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Some quick notes on superlatives, research, and writing a 600 word feature.

I was contacted by the editor of an in-flight magazine recently to write an article about voluntourism. Satisfied with that piece, I was subsequently contacted by the same editor to write a second article about ecotourism; the angle assigned was to identify five of the world’s most  “eco-friendly” places… and to do so in 600 words.

I’ve written before about my feelings regarding superlatives and I try to avoid them in my own writing, so the assignment was particularly challenging. How would I determine what countries were the world’s most eco-friendly? What criteria would I use?

I decided to start with my own experiences. What were the countries I’d visited that I felt were the most environmentally conscious and conscientious on the largest scale and with the greatest success? The list included intriguing possibilities, but they were not unproblematic. The more thought I gave to the assignment and the more reading I did of other writers’ “Best Green” or “Best Ecotourism” destinations lists, the more dissatisfied I was with making a broad sweeping claim that *any* country could wholesale claim to be eco-friendly at all. Brazil the most eco-friendly country in  the world? It tops many ecotourism and green lists, but astronomical wildlife trafficking and deforestation rates cause me to call Brazil’s superlative position into serious question, as do my experiences having traveled there. Sure, Curitiba, Brazil has been an international pioneer in urban sustainability, but one city’s successes can’t earn a country a top spot on a list like this.

Ultimately, I chose five countries* and felt confident about my choices and justification for the inclusion of each. But space limitations prevented me from being able to explain *how* I made those choices, and I don’t really feel satisfied about that. Transparency and responsibility are important to me.

The assignment was a useful exercise in becoming more cognizant of the processes we enact as writers when researching stories.

What insights have you learned as the result of a recent assignment? Share what you’ve learned in the comments.

*Which ones? Well, you’ll have to get your hands on the next issue of Singapore Airlines’ in-flight magazine, SilverKris, to find out!


6 responses »

  1. When I was writing the cupcakes piece for Forbes Traveler, I shared some of the same questions you had.

    Especially with something as subjective as food.

    I did a ton of research including a taste-test and here’s how I handled it in the article…with the following paragraph:
    Because our tastes for sweets differ greatly—from chocolate lovers to berry lovers—bakery shops keep inventing new, ever-more decadent flavors. Taking this into account, we’ve compiled a list that spotlights a range of tastes from classic moist cupcakes to the best vegan cupcakes from BabyCakes NYC and denser, thicker cupcakes offered by CakeLove in Washington, D.C.

    By acknowledging that it is a subjective topic to tackle and by being transparent about the process.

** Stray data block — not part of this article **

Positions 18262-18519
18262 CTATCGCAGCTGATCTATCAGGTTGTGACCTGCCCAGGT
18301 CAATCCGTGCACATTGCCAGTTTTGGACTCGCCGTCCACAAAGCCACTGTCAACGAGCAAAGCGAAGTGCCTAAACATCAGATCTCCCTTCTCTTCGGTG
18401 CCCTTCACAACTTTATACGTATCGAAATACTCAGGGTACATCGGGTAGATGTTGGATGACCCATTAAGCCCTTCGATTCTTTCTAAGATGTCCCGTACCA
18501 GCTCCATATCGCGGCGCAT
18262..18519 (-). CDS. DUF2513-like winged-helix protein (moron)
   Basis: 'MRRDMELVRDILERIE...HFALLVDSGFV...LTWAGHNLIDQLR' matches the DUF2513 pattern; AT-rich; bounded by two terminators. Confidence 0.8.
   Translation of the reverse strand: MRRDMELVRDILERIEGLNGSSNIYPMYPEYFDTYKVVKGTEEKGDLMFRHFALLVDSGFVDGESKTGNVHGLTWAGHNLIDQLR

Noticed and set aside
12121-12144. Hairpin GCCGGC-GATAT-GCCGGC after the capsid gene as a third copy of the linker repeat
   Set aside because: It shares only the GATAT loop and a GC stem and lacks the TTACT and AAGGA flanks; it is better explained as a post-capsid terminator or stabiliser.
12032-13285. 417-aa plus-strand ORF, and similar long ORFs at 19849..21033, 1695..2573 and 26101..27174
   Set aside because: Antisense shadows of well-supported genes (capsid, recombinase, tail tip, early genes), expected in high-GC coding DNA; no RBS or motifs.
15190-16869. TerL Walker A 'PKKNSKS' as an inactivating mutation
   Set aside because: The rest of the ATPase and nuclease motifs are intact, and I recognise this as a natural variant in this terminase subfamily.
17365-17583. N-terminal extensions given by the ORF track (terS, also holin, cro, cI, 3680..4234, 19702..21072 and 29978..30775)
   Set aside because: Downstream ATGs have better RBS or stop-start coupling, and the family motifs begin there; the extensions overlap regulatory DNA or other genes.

Full piece here –

    • Lola-

      The cupcake feature is a perfect example; thanks for the insight! In fact, I’ve learned quite a bit from your writing and your openness about your own writing process and writer-editor relationships regarding changed articles, and I found those lessons useful when I was working on this piece.

  2. PS: Congrats on the feature in SilverKris!

  3. Hi Julie,

    The ‘full disclosure’ issue is such an important one to me too. I’m glad you acknowledged that it’s difficult even for a veteran writer like yourself! 🙂

    In a piece I just wrote on various guidebooks, I tried to focus on both their good AND iffy qualities, aware of the fact that it’s also a matter of personal taste–the same way we have different taste in friends or companions.

    PS- how does one acquire a copy of SilverKris??? I’d love to know your picks after reading this.

    • Alyssa-

      Thanks for stopping by and leaving a thoughtful comment. I’ve just added your blog to my reader- great discovery! 🙂
      I’m always honest about pros and cons, but the real challenge for me was knowing I couldn’t fit all five destinations AND an explanation of my process into the 600 word piece without doing serious disservice to one or the other.

      And I forgot to mention entirely that in response to my first draft, the editor asked me to rework a sentence in which I mentioned that one of the countries’ political and economic situation has been unstable, but is generally considered safe. The editor said that the publication discouraged “critical” assessments of that nature… and I thought I was being tactful and circumspect! 🙂

      Just goes to show that the pieces we write are often retouched to the point that they’re not entirely our own.

      I’m not entirely sure how you can find a copy of Silverkris, but if you happen to live in a city that has a Singapore Air office, they’ll probably have a copy on hand. Once I have a copy, I’ll be sure to post a PDF version of the article.

  4. One of the downfalls of the “list” craze is that it seems to foster a shallowness of insight.

    How could any writer do justice to any of the five choices in the confines of 600 words? The truth is most writers can’t. The result is a sexy looking story that fails to deliver.

    It leaves you with this hungry feeling like you have a few hours after eating Chinese food. Sort of like TV news, but in print.


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